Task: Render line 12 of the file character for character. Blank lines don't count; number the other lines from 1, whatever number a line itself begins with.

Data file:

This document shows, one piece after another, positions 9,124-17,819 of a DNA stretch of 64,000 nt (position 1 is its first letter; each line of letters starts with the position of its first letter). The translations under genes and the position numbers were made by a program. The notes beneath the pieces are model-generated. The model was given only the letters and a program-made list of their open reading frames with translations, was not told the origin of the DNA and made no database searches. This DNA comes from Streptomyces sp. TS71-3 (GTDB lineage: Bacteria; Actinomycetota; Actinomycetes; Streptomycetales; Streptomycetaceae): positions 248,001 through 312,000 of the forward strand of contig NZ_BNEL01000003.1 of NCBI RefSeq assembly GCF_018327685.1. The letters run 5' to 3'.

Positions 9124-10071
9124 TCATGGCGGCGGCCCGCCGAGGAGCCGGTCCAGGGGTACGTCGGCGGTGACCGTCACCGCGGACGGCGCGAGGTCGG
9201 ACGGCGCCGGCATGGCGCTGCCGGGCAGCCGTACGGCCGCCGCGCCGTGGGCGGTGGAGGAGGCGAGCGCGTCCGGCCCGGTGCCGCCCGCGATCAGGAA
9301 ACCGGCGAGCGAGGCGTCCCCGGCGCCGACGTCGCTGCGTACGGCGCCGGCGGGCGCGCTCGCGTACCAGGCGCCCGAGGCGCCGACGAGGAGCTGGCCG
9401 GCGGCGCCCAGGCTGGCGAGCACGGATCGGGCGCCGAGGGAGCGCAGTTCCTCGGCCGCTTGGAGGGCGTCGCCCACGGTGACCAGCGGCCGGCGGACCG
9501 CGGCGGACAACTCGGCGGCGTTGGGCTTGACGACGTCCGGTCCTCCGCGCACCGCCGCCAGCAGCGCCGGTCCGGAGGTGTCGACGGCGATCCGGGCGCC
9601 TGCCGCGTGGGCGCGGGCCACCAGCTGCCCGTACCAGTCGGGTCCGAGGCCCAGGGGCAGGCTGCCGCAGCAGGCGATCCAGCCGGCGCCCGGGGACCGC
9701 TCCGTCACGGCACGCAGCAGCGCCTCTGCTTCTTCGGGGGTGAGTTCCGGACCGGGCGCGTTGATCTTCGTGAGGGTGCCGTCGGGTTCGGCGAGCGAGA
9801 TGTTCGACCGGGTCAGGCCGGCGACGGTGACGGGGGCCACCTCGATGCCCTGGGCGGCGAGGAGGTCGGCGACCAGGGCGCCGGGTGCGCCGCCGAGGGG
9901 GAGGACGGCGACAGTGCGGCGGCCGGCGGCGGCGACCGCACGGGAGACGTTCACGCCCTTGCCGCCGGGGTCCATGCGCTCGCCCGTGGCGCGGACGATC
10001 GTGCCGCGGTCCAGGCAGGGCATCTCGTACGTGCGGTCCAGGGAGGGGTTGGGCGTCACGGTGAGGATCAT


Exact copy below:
10001 GTGCCGCGGTCCAGGCAGGGCATCTCGTACGTGCGGTCCAGGGAGGGGTTGGGCGTCACGGTGAGGATCAT